No dead wood here
Do the math: 10 directors meeting for four hours equals a whole work week.
Businesspeople are often asked to serve on the boards of nonprofit organizations and share their wisdom and expertise (and maybe some of their wealth). With more than a million such well-meaning organizations in the United States and Canada, the potential for good is vast. Here’s some well-placed help for organizations and directors who want to do a better job.
The book has sturdy roots. More than two decades ago (1994) Edgar Stoesz and Chet Raber produced a nifty “board member handbook,” also titled Doing Good Better, which lifted up nonprofit boards as “a part of God’s ongoing work of creation.” It gave basic advice on running meetings and assessing performance and generally showed how to breathe more life into board service. Stoesz has now revised and updated that book.
Stoesz has few equals when it comes to nonprofit boards. He is widely known for his work on the board of Habitat for Humanity International, including four years as chair. He has also chaired the boards of Heifer Project International, the American Leprosy Mission and the Albert Schweitzer Hospital. He has addressed or conducted workshops for more than 200 boards. Here he distills the insights of all that service for a new generation.
He packs a lot of counsel into this highly readable volume. He covers topics like defining and fulfilling the purpose of an organization and the nitty-gritty of nominations, vetting, number of members, term limits and even touchy ground like a board’s dead wood.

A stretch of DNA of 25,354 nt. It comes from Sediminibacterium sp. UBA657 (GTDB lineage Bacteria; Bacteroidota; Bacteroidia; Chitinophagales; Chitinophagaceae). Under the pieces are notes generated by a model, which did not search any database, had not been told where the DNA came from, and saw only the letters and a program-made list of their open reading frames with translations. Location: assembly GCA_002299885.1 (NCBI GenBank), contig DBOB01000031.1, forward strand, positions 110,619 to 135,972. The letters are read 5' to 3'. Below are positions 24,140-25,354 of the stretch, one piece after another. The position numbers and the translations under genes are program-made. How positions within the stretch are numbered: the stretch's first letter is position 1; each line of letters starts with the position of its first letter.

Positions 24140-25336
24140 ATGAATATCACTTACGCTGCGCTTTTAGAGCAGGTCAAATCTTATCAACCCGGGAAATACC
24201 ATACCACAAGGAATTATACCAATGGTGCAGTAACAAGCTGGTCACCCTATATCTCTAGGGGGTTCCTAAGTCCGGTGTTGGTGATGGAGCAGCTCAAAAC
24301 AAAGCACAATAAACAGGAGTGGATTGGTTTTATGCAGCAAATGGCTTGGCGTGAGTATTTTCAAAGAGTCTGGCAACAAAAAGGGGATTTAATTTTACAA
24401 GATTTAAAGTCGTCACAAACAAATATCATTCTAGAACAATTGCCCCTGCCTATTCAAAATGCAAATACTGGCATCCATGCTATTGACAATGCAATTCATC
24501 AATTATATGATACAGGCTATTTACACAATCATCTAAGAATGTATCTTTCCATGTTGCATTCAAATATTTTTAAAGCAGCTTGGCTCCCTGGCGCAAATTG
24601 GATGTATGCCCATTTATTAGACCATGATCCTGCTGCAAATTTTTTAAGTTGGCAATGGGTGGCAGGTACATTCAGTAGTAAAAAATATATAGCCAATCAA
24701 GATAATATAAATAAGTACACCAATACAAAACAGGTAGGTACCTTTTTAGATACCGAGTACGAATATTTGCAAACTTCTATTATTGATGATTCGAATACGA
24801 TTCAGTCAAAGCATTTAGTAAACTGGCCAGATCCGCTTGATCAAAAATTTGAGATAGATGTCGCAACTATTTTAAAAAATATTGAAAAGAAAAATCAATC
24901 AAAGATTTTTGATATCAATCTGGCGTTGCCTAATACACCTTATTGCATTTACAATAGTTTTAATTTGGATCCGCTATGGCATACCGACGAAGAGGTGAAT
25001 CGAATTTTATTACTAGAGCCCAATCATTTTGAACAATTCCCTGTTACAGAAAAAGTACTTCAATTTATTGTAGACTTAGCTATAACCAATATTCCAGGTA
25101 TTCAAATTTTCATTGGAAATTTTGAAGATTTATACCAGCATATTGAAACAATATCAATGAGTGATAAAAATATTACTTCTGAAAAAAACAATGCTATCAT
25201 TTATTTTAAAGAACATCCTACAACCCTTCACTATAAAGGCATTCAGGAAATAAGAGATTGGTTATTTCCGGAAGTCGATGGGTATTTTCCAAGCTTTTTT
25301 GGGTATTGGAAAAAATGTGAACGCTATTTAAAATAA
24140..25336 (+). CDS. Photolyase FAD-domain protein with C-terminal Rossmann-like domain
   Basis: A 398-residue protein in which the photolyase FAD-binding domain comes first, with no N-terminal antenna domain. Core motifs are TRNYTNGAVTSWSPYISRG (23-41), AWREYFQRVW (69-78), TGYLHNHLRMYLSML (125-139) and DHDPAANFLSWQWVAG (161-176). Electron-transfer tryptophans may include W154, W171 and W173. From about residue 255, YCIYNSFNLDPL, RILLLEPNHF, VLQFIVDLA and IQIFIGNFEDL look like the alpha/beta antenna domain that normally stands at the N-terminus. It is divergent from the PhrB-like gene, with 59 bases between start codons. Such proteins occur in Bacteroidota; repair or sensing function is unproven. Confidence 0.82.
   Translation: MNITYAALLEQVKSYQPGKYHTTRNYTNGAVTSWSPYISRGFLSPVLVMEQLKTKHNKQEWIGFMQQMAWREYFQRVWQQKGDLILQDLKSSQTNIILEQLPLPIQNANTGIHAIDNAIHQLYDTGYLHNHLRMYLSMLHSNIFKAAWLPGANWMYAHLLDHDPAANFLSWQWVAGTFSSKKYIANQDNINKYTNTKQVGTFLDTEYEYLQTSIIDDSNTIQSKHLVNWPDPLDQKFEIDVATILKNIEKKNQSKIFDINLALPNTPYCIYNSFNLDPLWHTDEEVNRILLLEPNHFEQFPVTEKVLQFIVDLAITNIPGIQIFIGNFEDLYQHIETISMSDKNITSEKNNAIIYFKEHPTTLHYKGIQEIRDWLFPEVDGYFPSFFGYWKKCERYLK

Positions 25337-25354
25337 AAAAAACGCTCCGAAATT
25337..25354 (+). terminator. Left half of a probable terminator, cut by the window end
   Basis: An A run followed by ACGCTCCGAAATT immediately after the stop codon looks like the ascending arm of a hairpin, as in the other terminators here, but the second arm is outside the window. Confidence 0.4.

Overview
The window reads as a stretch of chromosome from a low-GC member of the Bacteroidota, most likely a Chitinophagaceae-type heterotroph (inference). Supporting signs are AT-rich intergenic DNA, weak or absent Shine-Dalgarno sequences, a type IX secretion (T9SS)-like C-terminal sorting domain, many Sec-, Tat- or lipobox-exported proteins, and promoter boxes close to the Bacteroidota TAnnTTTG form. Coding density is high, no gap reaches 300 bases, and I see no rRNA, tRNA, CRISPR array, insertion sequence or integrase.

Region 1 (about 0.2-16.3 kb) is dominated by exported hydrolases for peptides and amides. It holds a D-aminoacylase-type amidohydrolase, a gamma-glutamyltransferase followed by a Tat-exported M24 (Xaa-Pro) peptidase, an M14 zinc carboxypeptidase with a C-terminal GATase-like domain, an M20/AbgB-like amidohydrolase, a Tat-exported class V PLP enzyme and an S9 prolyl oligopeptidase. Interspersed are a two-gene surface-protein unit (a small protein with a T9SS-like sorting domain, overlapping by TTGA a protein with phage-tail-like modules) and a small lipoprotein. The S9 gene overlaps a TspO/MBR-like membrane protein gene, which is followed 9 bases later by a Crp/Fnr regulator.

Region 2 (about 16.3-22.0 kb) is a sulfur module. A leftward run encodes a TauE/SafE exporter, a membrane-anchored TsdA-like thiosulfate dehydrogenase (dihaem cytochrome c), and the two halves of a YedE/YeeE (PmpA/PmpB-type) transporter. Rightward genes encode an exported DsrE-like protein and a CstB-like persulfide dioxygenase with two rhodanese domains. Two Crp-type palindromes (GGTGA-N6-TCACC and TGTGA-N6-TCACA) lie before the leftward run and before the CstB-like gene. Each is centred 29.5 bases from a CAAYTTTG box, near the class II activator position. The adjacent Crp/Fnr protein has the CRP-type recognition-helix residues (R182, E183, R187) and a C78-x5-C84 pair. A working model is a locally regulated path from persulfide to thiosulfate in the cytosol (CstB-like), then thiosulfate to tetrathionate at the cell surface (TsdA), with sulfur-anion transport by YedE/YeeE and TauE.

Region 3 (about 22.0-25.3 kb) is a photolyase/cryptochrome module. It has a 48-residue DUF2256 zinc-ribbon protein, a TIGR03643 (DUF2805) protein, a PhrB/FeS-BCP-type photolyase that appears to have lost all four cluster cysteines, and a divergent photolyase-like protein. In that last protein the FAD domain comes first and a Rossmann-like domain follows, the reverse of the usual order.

On vision statements he says: “Average boards orient themselves around the rearview mirror – precedent is their big thing. They examine everything under the microscope; they want to avoid mistakes. Great boards look through a telescope to planets beyond – at what could be – and ask, ‘Why not?’”
On the issue of change: “Sometimes it is necessary to trim back or even chop down the old trees in order to get sunlight to the young trees.”
How often have nonprofit boards resisted robust self-evaluation because it is unseemly to “measure” social sector performance? “Monitoring and evaluating performance are among the most commonly neglected board duties…. [W]hen you fail to measure, you have no way to track progress, and that is the precursor to discouragement.” A good place to start? With the performance of the board itself, he says, warning that “lethargy in the boardroom spreads like a virus.”
Stoesz brings a sprightly touch. In the chapter on improving meetings, he wryly notes that “Ten directors meeting for four hours constitute one work week,” and adds an oft-missed biblical admonition: “Your meetings do more harm than good” (1 Cor. 11:17). Many meetings can be rescued with the hard slogging of preparation: “A good agenda does not guarantee a good meeting, but good meetings are not likely to happen without a good agenda.”
Likewise the importance of preparing the soil: “If someone brings issues that are not ready for board action,” he writes, “consider it raw meat and send it back to the kitchen!”
And don’t meet endlessly, as long hours do not automatically translate into productive effort. “I deny it,” Stoesz writes, “but I am quoted as having said that the Holy Spirit does not stick around after about 9:30 or 10:00 p.m.”
Briefly but pointedly he addresses dissent, committees, litigation, spirituality, the role of the chair and the importance of policies, which he says are important but work better as servants than masters: “Too many policies make an organization muscle-bound.”
He includes a set of exhibits and templates at the end that many boards will find enormously useful: Board self-assessment form; CEO annual review outline; Director self-assessment form; CEO search checklist; and Governance guidelines for start-ups.
When this magazine reviewed this book’s forerunner in 1994 it said, “If you’re on a nonprofit board, get this book. It’s bound to perk up your performance so you can do even more good than you did before.” That was true then, and now it’s true again.
—Wally Kroeker is editor of The Marketplace, the bimonthly magazine of Mennonite Economic Development Associates (MEDA), an organization whose dual thrust is to encourage a Christian witness in business and to operate business-oriented programs of assistance to the poor. This review was first published in The Marketplace, March/April 2016. Used with permission.